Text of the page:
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    All I had to do to install the clamps was drill holes in the timber to fit nice and snug and remove the roll pin from the clamp so that it can be disassembled.

    To use, I just put it on my work bench and hold it there with a g clamp at either end, providing a nice stable work platform.

    When I'm not using it, it is a 2 second job to remove the quick grips if I want to use them for other jobs. The rod on the clamps themselves are quite long (they can open up to over 30cm) so if I decide it really annoys me I might cut them to a more manageable length

    The next steps with this are to add cutouts to hold cleaning rods and bottles etc and add a protective coating to the wood that can handle common firearm cleaning solvents.

    Any suggestions on a good coating would be appreciated as would any other bright ideas for improving this beast.

    Cheers
    cambo, Rich007, nzfubz and 3 others like this.

  2. #2
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    a very productive afternoon in the mancave -well done on the enginuity.

  3. #3
    Member wsm junkie's Avatar
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    Cool

  4. #4
    Member Beetroot's Avatar
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    Anyone know where you can get those plastic knob things shown in the second picture above?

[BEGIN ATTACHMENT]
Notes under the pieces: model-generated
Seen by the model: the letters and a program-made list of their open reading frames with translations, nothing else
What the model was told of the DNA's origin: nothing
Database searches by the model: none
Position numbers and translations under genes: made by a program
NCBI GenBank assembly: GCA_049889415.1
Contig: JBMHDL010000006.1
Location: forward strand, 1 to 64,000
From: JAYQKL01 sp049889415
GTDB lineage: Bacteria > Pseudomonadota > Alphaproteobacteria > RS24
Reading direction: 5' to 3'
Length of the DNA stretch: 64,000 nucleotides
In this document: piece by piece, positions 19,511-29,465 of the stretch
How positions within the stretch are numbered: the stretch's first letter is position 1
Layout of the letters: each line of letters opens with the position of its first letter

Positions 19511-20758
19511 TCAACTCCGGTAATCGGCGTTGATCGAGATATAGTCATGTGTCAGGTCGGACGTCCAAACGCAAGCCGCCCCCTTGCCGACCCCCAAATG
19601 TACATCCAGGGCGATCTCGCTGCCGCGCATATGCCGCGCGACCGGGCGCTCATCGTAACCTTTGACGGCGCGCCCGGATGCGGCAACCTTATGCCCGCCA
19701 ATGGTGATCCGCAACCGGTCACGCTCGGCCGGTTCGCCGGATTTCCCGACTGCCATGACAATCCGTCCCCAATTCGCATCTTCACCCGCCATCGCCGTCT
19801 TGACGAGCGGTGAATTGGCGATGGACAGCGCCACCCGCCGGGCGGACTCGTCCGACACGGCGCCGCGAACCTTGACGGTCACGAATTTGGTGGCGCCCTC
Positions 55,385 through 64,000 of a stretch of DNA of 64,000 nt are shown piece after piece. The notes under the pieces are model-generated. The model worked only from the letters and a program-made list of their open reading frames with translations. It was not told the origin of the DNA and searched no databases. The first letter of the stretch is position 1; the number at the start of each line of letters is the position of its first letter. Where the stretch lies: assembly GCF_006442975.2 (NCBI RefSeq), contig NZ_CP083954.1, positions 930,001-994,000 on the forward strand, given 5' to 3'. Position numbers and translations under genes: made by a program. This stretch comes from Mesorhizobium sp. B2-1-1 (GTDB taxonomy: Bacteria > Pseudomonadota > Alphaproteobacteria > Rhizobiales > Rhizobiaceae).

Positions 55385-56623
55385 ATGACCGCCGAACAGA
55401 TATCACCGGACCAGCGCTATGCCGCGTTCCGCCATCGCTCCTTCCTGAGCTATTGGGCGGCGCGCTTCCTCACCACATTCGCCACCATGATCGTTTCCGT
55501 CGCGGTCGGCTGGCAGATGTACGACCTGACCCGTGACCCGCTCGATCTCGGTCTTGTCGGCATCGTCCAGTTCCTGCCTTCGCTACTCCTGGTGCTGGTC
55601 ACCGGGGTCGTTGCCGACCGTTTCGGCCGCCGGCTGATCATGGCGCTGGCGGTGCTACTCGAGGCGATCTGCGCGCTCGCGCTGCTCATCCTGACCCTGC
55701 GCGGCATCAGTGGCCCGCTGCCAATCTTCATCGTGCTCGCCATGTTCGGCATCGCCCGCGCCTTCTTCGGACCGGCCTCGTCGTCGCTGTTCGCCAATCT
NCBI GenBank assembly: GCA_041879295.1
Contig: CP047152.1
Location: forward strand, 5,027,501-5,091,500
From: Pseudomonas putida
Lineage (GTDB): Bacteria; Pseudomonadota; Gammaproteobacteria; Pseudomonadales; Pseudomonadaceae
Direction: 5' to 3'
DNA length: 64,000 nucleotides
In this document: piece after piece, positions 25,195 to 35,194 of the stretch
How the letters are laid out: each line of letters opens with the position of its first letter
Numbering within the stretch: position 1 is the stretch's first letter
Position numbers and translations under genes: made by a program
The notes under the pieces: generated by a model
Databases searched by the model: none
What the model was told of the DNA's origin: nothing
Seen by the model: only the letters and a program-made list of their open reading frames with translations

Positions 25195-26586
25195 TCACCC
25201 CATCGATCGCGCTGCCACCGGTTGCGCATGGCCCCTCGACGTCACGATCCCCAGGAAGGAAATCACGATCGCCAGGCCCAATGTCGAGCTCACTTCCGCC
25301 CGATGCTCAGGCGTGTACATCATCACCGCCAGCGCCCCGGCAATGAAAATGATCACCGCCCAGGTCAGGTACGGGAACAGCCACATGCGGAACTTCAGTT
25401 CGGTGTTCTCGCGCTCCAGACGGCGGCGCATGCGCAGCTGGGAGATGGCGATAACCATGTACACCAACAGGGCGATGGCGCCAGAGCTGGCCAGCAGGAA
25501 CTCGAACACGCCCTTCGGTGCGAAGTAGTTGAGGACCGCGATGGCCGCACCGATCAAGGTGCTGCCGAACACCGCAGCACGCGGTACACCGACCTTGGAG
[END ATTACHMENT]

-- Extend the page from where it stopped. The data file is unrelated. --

5. #5
    Member chrome's Avatar
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    Comac in palmy has all the nobs you could ever need



    Sent from the swamp

  6. #6
    Member stumpy's Avatar
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    +1 on comac , they have everything you could ever need ,,,, their catalog is freaking huge
    NO MATTER HOW MUCH IT HURTS, HOW DARK IT GETS OR HOW FAR YOU FALL , .....
    YOU ARE NEVER OUT OF THE FIGHT . (Marcus Luttrell)

  7. #7
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    And not an empty in sight ..... well done

  8. #8
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    good for you, looks well made.
    "I do not wish to be a pawn or canon fodder on the whims of MY Government"

  9. #9
    Member northdude's Avatar
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    Quote Originally Posted by Beetroot View Post
    Anyone know where you can get those plastic knob things shown in the second picture above?
    try the beehive they aren't plastic tho
    big_foot likes this.

  10. #10